122 Wn.2d 270, P.2d 199, STATE v. VALDOBINOS

Sept. 1993

[Nos. 59711-1, 59712-0. En Banc. September 9, 1993.]

STATE v. VALDOBINOS

THE STATE OF WASHINGTON, Respondent, v. VENTURA MURILLO VALDOBINOS, Appellant.
THE STATE OF WASHINGTON, Respondent, v. RAFAEL MENDOZA GARIBAY, Appellant.

[1] Criminal Law Trial Time of Trial Waiver of Speedy Trial Implied Waiver Defendant's Request for Continuance. A waiver of a criminal defendant's right to a speedy trial may be implied from the defendant's request for a continuance.

[2] Criminal Law Trial Time of Trial Waiver of Speedy Trial Written Waiver Necessity. A written waiver of a criminal defendant's right to a speedy trial is not required to effectuate waiver so long as the record demonstrates that the right was waived.

[3] Armed Services Prohibition Against Civil Use Violation Exclusion of Evidence. The punishment for violating 18 U.S.C. 1385, the posse comitatus act, which forbids the unauthorized use of army or air force personnel to execute the laws, is specified in the act (a fine or imprisonment). Evidence obtained by such unauthorized use of military forces is generally not excluded unless there is a showing of an unauthorized assertion of military authority or exclusion is needed to deter future violations of the act.

[4] Armed Services National Guard Law Enforcement Activation Authority. The adjutant general of the Washington National Guard has the authority, under RCW 38.08, to activate Guard personnel to assist local law enforcement agencies.

[5] Armed Services National Guard Law Enforcement Supervision Law Enforcement Officer. National Guard personnel who act under the control of and are supervised by a law enforcement officer while assisting a local law enforcement agency do not violate Const. art. 1, 18, which requires that the state military be subordinate to civil authority.

[6] Witnesses Impeachment Bias Collateral Issue Scope. The scope of collateral inquiry into the possible bias of a witness is a matter addressed to the discretion of the trial court.

[7] Criminal Law Trial Instructions Harmless Error Misleading Jury. An error in an instruction is harmless when, considering the arguments of both parties and the circumstances of the case, it is highly unlikely that the jury was misled by the error.

[8] Criminal Law Weapon Enhanced Punishment "Armed With" What Constitutes. For purposes of RCW 9.94A.125, which permits an enhanced sentence if a criminal defendant was armed with a deadly weapon at the time of the commission of the crime, a person is not "armed" unless the weapon is easily accessible and readily available for offensive or defensive use.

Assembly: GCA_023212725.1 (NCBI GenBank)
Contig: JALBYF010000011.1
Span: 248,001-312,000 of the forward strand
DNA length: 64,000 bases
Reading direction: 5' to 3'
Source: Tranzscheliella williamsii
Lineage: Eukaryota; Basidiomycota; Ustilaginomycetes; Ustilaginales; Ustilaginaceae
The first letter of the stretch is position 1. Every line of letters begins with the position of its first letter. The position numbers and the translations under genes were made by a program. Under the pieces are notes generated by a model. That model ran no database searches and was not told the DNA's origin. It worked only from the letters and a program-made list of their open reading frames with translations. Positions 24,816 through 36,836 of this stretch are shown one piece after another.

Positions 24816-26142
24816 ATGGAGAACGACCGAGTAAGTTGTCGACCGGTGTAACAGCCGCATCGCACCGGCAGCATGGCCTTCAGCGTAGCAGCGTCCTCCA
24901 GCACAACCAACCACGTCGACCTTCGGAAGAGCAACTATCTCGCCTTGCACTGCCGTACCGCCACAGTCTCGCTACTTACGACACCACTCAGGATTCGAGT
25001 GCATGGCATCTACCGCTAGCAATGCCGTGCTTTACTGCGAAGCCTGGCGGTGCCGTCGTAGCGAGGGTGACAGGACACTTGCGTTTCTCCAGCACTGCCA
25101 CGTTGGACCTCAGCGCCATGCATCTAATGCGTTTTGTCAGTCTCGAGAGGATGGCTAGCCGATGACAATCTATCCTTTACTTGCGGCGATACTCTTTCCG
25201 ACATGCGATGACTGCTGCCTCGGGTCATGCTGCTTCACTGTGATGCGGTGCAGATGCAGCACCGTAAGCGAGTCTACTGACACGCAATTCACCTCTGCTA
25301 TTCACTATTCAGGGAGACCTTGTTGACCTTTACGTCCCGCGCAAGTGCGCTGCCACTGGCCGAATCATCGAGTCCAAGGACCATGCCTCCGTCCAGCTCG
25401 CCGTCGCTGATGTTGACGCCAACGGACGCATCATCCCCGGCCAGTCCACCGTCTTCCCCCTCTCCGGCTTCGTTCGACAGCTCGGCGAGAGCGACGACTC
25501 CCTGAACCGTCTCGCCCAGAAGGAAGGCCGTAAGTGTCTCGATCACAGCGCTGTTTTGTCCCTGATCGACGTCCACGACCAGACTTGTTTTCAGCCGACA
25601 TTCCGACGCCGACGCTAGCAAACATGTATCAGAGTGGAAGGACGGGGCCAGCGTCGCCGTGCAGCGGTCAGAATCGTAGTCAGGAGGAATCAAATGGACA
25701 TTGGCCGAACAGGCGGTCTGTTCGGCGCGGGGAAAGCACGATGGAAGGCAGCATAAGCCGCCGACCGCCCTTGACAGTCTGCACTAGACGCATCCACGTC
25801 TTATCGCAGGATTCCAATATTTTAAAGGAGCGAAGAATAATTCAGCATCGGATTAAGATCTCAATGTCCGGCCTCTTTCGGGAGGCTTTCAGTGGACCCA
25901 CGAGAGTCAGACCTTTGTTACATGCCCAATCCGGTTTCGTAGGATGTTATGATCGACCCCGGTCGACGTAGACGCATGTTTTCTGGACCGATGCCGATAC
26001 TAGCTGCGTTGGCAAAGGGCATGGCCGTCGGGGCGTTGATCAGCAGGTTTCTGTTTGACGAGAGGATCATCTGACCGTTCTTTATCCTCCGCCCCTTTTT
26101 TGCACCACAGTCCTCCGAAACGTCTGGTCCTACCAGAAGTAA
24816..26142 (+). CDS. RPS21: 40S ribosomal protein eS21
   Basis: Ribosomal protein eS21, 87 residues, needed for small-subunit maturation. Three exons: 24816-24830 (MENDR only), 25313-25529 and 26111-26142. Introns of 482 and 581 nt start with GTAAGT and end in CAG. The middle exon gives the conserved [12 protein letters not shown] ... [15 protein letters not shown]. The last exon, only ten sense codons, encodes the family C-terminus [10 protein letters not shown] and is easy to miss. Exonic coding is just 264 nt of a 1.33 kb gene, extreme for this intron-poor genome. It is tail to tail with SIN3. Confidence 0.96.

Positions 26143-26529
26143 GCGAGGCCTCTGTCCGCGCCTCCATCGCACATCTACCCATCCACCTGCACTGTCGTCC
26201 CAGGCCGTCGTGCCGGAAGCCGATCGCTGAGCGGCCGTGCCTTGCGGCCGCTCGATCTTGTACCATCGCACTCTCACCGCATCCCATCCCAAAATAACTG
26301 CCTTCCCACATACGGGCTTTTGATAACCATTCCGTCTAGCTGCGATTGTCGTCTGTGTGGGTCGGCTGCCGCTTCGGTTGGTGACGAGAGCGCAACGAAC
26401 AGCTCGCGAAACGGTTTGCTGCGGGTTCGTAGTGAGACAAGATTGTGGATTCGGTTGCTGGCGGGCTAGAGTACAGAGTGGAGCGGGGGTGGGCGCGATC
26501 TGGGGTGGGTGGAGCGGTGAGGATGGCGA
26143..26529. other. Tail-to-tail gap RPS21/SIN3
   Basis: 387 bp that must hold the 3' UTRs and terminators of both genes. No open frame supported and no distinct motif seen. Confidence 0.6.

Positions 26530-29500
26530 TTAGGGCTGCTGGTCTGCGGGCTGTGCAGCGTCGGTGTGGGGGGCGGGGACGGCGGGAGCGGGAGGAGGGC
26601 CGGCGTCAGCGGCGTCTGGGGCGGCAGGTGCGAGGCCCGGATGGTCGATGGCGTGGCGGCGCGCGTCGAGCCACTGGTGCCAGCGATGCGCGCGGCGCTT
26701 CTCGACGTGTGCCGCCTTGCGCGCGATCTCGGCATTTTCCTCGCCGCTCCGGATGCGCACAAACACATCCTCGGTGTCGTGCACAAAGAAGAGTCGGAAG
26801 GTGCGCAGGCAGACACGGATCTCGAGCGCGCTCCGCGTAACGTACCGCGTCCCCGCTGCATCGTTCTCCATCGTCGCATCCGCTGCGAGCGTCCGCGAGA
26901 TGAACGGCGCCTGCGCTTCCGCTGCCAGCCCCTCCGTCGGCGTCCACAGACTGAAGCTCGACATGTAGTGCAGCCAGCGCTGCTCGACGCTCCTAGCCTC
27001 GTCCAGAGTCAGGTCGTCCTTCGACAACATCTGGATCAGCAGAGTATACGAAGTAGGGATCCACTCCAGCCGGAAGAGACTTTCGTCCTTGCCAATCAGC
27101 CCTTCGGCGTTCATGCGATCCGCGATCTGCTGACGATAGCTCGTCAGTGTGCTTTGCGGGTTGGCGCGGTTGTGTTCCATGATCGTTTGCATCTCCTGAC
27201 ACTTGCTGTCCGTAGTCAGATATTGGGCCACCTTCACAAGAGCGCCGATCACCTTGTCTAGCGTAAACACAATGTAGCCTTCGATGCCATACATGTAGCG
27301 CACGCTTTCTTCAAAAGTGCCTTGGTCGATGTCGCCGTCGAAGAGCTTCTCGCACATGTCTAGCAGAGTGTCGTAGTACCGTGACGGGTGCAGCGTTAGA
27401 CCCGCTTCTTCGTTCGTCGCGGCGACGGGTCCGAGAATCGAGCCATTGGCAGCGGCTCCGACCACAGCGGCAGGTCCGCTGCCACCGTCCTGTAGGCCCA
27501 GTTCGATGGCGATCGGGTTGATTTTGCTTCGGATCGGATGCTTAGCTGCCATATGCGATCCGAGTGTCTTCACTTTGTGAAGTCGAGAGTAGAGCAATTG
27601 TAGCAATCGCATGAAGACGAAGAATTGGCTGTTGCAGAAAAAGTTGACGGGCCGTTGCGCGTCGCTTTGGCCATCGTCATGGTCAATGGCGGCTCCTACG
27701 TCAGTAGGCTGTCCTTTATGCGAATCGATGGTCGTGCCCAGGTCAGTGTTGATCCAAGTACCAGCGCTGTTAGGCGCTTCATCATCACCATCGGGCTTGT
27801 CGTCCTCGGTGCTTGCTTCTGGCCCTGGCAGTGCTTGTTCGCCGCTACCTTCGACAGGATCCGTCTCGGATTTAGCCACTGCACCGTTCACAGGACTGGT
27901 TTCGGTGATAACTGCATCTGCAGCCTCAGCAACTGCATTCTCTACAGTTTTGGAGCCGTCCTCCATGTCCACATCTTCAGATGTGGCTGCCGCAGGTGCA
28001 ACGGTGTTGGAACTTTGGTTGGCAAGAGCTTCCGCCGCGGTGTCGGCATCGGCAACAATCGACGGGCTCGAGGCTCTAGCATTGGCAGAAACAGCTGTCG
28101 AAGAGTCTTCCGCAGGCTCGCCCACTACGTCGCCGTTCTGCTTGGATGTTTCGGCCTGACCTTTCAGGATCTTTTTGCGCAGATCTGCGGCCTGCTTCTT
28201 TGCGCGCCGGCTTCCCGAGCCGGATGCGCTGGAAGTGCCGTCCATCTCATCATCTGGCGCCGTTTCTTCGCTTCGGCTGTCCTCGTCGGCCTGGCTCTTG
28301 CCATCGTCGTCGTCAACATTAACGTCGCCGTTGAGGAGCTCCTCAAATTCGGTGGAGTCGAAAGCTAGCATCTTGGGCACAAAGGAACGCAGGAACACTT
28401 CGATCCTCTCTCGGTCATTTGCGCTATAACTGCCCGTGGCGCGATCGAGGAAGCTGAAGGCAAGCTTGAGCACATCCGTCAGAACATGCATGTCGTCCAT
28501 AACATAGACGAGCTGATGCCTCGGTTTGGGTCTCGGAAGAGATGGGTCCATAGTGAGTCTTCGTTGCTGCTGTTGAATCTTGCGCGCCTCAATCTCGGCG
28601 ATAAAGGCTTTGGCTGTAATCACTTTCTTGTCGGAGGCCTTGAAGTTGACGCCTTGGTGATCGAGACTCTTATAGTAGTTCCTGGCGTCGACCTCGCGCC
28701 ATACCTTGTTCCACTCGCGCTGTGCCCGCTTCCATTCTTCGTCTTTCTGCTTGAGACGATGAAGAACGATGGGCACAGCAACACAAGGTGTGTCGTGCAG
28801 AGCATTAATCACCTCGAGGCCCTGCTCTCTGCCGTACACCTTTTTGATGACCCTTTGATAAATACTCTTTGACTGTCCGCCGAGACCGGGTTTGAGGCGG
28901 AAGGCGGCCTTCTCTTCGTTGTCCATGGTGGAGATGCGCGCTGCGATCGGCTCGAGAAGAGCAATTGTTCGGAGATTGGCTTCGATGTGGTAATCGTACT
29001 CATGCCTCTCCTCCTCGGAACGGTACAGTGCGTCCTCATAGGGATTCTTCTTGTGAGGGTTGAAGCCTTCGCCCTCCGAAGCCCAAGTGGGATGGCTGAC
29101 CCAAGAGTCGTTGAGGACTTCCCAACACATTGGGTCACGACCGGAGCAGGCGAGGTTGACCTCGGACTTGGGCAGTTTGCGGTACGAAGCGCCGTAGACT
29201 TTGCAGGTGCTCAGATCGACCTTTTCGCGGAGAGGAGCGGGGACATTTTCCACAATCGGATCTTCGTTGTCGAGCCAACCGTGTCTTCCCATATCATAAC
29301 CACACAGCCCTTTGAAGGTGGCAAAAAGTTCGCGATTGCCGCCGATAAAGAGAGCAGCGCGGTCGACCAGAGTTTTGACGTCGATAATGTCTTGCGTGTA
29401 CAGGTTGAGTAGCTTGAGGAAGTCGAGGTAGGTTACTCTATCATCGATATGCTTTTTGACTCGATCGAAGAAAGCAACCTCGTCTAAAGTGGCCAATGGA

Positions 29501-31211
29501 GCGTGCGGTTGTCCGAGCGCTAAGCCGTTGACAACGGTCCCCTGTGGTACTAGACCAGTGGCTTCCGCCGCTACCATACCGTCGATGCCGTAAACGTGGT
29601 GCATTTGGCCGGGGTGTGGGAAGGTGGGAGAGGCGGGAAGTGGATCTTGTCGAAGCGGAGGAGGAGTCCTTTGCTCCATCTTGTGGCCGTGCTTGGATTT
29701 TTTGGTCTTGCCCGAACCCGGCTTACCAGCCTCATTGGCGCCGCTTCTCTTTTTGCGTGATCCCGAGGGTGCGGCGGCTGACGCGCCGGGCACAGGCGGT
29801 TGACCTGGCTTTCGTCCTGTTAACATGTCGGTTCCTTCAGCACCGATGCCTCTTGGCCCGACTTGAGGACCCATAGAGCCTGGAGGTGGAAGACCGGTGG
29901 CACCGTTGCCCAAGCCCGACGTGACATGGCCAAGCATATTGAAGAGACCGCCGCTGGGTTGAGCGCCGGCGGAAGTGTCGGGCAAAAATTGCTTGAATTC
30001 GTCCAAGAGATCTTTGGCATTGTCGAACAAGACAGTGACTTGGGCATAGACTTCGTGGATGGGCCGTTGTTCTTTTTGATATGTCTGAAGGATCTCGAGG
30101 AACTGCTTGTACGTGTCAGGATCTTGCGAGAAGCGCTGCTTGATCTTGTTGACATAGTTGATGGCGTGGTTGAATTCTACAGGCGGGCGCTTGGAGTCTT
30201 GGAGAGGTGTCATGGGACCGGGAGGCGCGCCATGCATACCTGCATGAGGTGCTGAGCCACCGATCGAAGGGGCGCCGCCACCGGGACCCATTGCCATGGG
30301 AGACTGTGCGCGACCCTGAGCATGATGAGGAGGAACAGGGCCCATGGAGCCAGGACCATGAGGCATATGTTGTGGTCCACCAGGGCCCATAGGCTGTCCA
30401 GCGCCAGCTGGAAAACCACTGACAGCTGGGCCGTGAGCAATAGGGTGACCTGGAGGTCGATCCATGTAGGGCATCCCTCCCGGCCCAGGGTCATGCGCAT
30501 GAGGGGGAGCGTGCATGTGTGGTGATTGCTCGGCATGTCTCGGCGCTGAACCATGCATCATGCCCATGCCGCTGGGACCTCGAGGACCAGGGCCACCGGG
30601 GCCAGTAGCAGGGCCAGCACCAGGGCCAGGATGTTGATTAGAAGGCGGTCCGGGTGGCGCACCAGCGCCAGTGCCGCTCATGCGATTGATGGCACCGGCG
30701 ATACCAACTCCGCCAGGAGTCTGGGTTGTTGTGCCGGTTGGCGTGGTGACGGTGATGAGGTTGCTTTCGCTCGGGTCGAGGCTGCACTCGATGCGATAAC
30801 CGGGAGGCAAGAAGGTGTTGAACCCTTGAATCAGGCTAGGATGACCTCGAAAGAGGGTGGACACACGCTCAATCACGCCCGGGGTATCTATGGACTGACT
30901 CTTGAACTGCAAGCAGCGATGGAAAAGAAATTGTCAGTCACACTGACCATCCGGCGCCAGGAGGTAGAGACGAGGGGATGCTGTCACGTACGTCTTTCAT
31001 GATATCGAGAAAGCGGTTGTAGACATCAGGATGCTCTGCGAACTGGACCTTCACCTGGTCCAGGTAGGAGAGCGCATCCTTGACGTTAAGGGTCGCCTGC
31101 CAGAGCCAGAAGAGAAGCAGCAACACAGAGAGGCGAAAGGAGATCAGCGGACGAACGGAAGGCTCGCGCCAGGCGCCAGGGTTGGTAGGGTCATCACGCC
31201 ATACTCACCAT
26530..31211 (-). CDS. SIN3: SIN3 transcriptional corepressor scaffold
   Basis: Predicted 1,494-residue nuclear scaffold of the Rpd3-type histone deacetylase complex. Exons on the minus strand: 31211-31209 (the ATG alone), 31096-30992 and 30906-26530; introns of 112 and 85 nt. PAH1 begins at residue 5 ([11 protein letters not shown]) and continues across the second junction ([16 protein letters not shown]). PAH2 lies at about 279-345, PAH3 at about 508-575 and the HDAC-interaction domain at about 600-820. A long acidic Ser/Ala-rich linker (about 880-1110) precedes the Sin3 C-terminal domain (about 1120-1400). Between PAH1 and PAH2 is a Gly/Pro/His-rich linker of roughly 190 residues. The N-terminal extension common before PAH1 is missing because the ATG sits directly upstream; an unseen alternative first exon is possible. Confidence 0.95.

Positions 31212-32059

[9] Controlled Substances Cocaine Status as Narcotic. For purposes of the Uniform Controlled Substances Act, cocaine is a narcotic drug as defined by RCW 69.50.101(q)(4).

[10] Controlled Substances Delivery Intent To Deliver Elements Guilty Knowledge. The crime of possession of a controlled substance with intent to deliver does not include a "guilty knowledge" element.

[11] Controlled Substances Conspiracy Elements Guilty Knowledge. The crime of conspiracy to deliver a controlled substance does not include a "guilty knowledge" element.

[12] Indictment and Information Sufficiency Review Failure To Raise Before Verdict Standard of Review In General. The sufficiency of a charging document challenged after conviction is reviewed under the essential elements test: if the facts necessary to notify the defendant of the essential elements of the charge appear in any form or by a fair construction can be found in the charging document and the defendant fails to demonstrate actual prejudice to the defendant's ability to defend against the charge, no error of constitutional magnitude has occurred. The charging document must be analyzed as a whole and in a commonsense manner, from the perspective of a person of common understanding, to determine if it uses ordinary and concise language sufficient to put the defendant on notice of the essential elements of each charge.

[13] Criminal Law Punishment Sentence Outside Standard Range Aggravating Circumstances Controlled Substance Offense Quantity of Drug In General. Evidence of a criminal defendant's possession of a controlled substance in a quantity 1,700 times greater than that associated with street level use is a fact from which the sentencing court can conclude that the defendant occupied a high position in the drug distribution hierarchy and was participating in an offense involving a high degree of sophistication or planning or the offense involved a broad geographic area of disbursement which, under RCW 9.94A.390(2)(d)(iv) and (v), justifies an exceptional sentence exceeding the standard range.

[14] Jury Right to Jury Waiver Validity Request for Clarification. A criminal defendant's request for clarification on the right to a jury trial is evidence that the defendant's waiver of the right was made knowingly and intelligently.

DOLLIVER, J., did not participate in the disposition of this case.

Nature of Action: Prosecutions for delivery and conspiracy to deliver a controlled substance. The defendants were also charged with possession of a controlled substance with intent to deliver while armed with a deadly weapon.

Superior Court: The Superior Court for Okanogan County, Nos. 90-1-00244-4, 90-1-00245-2, James R. Thomas, J., on May 9, 1991, entered judgments of guilty.